Ontario closing border with Quebec as part of tougher COVID restrictions

Apr 16, 2021

For the third time in a year, a lockdown was already in effect across Ontario, but on Friday, it became much more severe. The Ontario government announced strict, new enforcement measures of the existing stay-at-home order, travel restrictions and further strengthening of public health measures.

The urgent actions are a response to the rapid growth in COVID-19 case rates and extreme pressures on the province’s hospitals and medical personnel. According to COVID-19 projection models released earlier on Friday, the best-case scenario had a day-to-day increase of 10,000 new cases across Ontario by June.

As of Friday, there were 39,977 active cases of COVID-19 across Ontario. By Saturday, there were 3,611 more cases. On Saturday, there were 2,065 COVID-19 patients in hospitals across Ontario, 726 of them were in intensive care and 501 patients were on ventilators.

Most of the active COVID-19 cases across Ontario at present are highly contagious variants.

“As the latest modeling confirms, without taking immediate and decisive action, COVID-19 cases will spiral out of control and our hospitals will be overwhelmed,” said Premier Doug Ford at the legislature in Toronto Friday. “That’s why we are making difficult, but necessary decisions to reduce mobility and keep people in the safety of their own homes. We need to contain the spread of this deadly virus, while getting vaccines in as many arms as quickly as possible.”

To increase public compliance with the stay-at-home order and stop the spread of COVID-19, amendments to the Enforcement of COVID-19 Measures emergency order have been made that will provide police officers and other provincial offences officers enhanced authority to support enforcement. 

Originally, police and all other law enforcement agencies were given the authority to randomly stop motorists and pedestrians to question why they were not at home and what their address is. Criticism mounted quickly from citizens concerned about civil rights. Several police forces across Ontario announced that they would not conduct random checks on citizens. On Saturday afternoon, the government relented and decided to not allow random checks.

Québec provincial police checkpoint for non-essential travel on the Long Sault Bridge entering Grenville, Québec from Hawkesbury, Ontario on April 2, 2020. The checkpoints are returning in both directions Monday.
Credit James Morgan / NCPR News

However, for residents of communities near the Ontario-Quebec boundary, traveling in and out of either province will become very difficult as of Monday. Police checkpoints will be set up for traffic entering Ontario. People will only be allowed to enter the province for work, health care services, transportation and delivery of goods and services or exercising Indigenous or treaty rights.

On Friday, hours after Ontario announced the boundary closure, the Quebec government responded and announced that it would also restrict most traffic into Quebec beginning April 19.

All of the bridges between Ottawa and Gatineau will be affected. Elsewhere in eastern Ontario, traffic on Highway 401/Autoroute 20, Highway 417/Autoroute 40 and the Long Sault Bridge between Hawkesbury and Grenville will be affected. There are also numerous town and county roads and auto ferries that cross the provincial boundary.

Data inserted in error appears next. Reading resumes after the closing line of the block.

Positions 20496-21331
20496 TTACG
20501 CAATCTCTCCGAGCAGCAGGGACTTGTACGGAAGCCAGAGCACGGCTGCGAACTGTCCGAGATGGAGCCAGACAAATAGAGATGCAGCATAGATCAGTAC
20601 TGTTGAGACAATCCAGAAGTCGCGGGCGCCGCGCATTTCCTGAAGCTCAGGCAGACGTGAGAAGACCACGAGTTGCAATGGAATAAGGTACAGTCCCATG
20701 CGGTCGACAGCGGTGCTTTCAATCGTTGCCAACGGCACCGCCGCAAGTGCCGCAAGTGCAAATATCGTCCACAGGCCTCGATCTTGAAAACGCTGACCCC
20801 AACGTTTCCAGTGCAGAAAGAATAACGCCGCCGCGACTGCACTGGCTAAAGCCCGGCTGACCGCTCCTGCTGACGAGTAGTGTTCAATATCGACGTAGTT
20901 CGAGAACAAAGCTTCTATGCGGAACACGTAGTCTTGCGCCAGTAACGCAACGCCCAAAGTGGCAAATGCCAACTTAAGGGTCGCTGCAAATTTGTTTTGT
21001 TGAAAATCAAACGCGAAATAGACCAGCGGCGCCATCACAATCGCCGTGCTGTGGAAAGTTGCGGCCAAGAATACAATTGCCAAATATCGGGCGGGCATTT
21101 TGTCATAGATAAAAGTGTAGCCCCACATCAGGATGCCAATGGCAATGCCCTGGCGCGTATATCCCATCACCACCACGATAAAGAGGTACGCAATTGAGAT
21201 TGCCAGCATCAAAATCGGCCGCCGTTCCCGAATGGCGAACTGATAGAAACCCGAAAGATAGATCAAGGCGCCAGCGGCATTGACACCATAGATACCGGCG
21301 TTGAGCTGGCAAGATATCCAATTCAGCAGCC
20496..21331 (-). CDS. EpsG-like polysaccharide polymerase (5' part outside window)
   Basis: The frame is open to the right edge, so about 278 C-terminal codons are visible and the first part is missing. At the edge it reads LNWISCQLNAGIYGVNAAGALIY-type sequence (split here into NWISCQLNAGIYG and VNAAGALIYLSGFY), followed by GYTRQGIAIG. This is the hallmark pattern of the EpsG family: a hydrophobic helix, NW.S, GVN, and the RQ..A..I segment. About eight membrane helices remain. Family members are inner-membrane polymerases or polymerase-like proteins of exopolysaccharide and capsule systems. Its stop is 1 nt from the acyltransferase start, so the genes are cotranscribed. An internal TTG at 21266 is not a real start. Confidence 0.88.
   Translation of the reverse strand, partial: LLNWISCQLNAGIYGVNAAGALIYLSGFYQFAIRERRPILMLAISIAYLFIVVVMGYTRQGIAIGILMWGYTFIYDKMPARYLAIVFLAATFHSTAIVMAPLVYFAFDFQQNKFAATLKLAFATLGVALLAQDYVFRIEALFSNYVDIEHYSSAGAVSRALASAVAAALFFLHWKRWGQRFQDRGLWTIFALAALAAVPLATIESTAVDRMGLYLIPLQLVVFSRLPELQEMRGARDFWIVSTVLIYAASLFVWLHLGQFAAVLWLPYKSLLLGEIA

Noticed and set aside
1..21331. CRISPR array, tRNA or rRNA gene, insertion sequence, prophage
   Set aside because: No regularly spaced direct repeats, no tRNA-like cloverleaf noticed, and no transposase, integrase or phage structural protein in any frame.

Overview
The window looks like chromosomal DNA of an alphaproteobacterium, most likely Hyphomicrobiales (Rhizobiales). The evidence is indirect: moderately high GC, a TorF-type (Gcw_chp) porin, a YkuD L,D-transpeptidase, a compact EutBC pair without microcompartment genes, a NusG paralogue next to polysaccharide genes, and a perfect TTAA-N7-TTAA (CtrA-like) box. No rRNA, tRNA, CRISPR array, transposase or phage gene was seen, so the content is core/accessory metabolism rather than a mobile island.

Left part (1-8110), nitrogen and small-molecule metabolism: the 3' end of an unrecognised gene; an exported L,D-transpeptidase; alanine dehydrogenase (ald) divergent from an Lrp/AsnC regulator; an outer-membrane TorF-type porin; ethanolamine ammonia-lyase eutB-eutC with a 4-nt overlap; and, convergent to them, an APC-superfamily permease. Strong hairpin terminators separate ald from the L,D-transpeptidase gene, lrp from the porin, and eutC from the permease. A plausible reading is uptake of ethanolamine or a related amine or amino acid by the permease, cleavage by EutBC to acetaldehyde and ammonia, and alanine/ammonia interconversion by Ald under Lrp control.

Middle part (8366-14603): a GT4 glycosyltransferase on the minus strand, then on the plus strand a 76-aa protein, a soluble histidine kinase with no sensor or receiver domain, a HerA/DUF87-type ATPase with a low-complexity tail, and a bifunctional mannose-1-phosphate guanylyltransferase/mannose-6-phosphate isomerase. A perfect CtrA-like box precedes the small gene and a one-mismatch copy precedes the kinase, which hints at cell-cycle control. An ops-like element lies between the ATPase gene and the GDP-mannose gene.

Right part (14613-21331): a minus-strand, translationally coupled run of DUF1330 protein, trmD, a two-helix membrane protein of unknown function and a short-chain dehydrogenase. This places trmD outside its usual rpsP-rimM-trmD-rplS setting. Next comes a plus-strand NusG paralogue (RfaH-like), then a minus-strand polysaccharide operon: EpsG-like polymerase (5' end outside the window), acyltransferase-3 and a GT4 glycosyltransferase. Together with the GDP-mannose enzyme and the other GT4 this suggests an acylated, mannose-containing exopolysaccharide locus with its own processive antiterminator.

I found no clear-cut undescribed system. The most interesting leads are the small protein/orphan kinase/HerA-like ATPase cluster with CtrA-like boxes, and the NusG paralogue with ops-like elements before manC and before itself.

Extension of emergency orders

Both the provincial declaration of emergency and the stay-at-home order have been extended for an additional two weeks to help stop the spread of COVID-19. The order currently in effect requires everyone to remain at home except for specified purposes, such as going to the grocery store or pharmacy, accessing health care services (including getting vaccinated), for outdoor exercise or for work that cannot be done remotely.

The government also intends to implement the following public health and workplace safety measures effective Saturday at 12:01 a.m.:

  • Prohibit all outdoor social gatherings and organized public events, except for with members of the same household or one other person from outside that household who lives alone or a caregiver for any member of the household;
  • Close all non-essential workplaces in the construction sector;
  • Reduce capacity limits to 25% in all retail settings where in-store shopping is permitted. This includes supermarkets, grocery stores, convenience stores, indoor farmers’ markets and other stores that primarily sell food and pharmacies; and,
  • Close all outdoor recreational amenities, such as golf courses, basketball courts, soccer fields, with limited exceptions. 

Originally, all playgrounds were to be closed. That decision led to considerable opposition from citizens, especially parents who live in urban areas in homes without backyards for children to play in. On Saturday afternoon, Ford announced that playgrounds would remain open. 

In addition, effective Monday at 12:01 a.m., the government is limiting the capacity of weddings, funerals and religious services, rites or ceremonies to 10 people indoors or outdoors. Social gatherings associated with these services, such as receptions, are prohibited. Exceptions are made for members of the same household or one other person from outside that household who lives alone. Drive-in services will be permitted.

All other public health and workplace safety measures for non-essential retail under the provincewide emergency brake (i.e., curbside pick-up and delivery only) will continue to apply.

To further support “hot spot” communities where COVID-19 has disproportionately impacted certain neighborhoods, as part of Phase Two of the government’s COVID-19 vaccine distribution plan, the government is committed to dedicating 25% of future vaccine allocations to the 13 public health regions with historic and ongoing high rates of death, hospitalization and COVID-19 transmission.